Courier says fund is needed
Call for return of tolls to repair Forth Road Bridge
A Courier firm leader has called for the restoration of the toll on the Forth Road Bridge to help build a maintenance fund.
Jerry Stewart (pictured), co-director at Eagle Couriers, Scotland’s largest independent courier firm, believes that removing the tolls in 2008 directly created the problems which resulted in the near three-week closure of the bridge.
It is expected that the shutdown cost the Scottish economy in excess of £50 million.
The bridge was reopened to non-HGV vehicles ahead of schedule on Wednesday but remains closed to hauliers until mid-February. A plan has been instigate to clear congested roads. An HGV hotline has been implemented as part of a package aimed at supporting hauliers facing losses,
The deal was agreed in talks between Scotland’s infrastructure secretary Keith Brown and industry bosses.
Mr Stewart, an industry veteran of more than 30 years, said: “As wonderful as hindsight is, it is plainly obvious that the removal of the bridge toll in 2008 was a disaster just waiting to rear its ugly head.
“For starters it encouraged a boom in traffic, far exceeding the levels that the bridge was designed to cope with. We could have instead encouraged a more sustainable level of traffic and even implemented an increased levy for HGV’s and the heaviest vehicles that create the most structural stress.”
The Forth Road Bridge tolls were originally implemented temporarily, in order to cover the construction costs of the bridge with plans to abolish it at a later date.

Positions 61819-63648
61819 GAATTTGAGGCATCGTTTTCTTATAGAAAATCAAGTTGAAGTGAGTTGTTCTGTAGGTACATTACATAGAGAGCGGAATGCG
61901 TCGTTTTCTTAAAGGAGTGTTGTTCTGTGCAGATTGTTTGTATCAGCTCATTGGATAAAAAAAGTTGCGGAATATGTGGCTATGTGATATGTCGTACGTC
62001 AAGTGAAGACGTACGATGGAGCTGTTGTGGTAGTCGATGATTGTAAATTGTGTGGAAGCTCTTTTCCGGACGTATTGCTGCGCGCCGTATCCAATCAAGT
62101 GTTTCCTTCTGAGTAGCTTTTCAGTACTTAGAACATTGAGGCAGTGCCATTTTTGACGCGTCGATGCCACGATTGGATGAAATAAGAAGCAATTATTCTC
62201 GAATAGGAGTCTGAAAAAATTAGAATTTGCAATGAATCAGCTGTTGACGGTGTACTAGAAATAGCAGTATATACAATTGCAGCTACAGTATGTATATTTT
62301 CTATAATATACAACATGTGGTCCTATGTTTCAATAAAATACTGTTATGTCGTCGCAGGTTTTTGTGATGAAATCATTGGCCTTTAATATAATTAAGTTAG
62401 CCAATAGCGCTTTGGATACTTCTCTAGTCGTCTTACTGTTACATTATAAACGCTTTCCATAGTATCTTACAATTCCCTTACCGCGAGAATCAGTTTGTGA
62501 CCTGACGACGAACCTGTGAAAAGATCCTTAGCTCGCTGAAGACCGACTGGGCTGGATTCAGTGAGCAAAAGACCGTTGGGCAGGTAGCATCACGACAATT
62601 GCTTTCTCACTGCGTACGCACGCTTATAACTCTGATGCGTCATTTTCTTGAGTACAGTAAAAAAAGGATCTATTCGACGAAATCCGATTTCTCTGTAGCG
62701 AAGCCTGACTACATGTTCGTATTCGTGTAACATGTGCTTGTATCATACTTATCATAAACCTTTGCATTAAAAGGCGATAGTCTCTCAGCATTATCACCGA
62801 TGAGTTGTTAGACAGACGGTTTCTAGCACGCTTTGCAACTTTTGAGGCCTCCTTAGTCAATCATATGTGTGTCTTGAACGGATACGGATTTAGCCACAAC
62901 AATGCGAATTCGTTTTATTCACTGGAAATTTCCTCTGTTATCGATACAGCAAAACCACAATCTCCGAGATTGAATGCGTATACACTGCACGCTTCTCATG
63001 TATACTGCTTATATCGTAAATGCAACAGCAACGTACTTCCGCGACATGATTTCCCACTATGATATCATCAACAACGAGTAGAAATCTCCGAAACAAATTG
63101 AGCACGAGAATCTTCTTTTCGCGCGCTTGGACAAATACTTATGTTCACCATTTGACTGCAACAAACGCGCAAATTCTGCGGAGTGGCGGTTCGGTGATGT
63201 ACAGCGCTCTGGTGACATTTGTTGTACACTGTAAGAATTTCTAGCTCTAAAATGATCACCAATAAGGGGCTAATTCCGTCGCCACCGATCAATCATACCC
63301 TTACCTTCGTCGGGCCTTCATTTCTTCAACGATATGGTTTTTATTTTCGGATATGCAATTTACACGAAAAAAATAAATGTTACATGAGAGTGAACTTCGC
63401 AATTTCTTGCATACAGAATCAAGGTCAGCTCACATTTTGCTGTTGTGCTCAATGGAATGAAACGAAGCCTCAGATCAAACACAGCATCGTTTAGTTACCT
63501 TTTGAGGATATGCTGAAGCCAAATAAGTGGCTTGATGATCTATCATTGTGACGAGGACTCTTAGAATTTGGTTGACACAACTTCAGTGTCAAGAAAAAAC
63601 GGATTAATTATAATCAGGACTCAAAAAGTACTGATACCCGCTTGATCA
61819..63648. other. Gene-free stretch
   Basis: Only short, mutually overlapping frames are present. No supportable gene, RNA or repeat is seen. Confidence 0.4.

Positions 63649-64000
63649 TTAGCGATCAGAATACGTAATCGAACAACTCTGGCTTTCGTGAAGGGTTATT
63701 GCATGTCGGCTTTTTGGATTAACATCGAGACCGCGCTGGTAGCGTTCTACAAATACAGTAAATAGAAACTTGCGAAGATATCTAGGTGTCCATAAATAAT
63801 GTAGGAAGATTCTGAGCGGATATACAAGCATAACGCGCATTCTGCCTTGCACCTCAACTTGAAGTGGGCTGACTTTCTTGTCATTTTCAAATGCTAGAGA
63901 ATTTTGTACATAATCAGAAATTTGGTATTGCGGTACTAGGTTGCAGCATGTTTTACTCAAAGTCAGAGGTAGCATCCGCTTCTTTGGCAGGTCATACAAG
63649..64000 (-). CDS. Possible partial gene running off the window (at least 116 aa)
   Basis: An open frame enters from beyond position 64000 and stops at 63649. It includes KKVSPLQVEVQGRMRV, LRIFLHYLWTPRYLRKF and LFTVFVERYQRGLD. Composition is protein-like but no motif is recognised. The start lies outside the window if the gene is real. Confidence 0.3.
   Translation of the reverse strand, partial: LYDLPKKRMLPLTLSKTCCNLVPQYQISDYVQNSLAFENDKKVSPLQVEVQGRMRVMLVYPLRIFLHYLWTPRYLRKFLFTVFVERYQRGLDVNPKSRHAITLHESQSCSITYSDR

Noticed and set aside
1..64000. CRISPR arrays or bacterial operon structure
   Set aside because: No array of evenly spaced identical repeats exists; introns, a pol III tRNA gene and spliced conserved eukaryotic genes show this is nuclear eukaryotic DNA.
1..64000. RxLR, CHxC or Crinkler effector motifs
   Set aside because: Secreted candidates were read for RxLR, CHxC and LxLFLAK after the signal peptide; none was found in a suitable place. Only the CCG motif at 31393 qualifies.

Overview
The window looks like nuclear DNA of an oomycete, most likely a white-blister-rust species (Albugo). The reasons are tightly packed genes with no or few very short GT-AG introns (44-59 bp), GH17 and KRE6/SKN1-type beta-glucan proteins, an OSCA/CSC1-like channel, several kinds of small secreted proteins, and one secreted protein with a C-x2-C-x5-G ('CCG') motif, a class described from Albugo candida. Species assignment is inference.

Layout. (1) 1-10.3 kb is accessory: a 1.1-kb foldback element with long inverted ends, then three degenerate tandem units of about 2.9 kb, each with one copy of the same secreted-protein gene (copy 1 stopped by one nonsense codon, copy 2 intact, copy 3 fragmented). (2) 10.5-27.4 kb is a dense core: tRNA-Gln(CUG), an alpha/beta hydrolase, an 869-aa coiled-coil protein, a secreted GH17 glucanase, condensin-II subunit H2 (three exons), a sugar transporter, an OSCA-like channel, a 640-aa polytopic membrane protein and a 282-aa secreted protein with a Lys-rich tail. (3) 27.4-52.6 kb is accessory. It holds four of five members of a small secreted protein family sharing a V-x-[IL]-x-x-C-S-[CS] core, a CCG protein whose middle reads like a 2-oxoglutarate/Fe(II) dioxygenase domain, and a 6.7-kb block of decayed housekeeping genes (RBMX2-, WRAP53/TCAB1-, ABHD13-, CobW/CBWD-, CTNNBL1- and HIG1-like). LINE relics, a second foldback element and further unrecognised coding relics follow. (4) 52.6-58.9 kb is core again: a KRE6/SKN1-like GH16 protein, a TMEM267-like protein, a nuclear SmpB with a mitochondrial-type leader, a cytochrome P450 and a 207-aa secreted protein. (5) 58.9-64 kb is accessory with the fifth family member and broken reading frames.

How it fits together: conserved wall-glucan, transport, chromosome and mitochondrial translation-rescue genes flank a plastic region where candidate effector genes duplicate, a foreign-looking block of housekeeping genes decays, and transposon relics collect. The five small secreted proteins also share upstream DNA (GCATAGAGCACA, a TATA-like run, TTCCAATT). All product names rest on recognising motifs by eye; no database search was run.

However, The Scottish Parliament opted to continue tolling the bridge on three separate votes, until it was eventually scrapped in 2008.
The Forth Estuary Transport Association recently warned that traffic numbers had been regularly exceeding 70,000 daily vehicles with the bridge designed to take just 30,000.
Mr Stewart added: “It is telling that in the time period following the recovery of the initial construction costs and prior to the scrapping of the toll, a comprehensive strengthening and maintenance project took place – justifying the small extra charge to motorists.
“I simply do not believe that these important projects would have happened without the bridge being able to generate the capital required and it will be interesting to see what strategy they come up with for the new Queensferry Crossing.
“The ability to generate the funds needed for the comprehensive maintenance work should never have come to an end and I fully believe that despite the political mud-slinging that will inevitably go on well into the New Year, its return needs to be at the top of the agenda.
“It would be interesting to see how commuters and businesses would respond to the return of the tolls. If they can help to ensure that this kind of disastrous shutdown doesn’t happen again then I for one would be all for it.”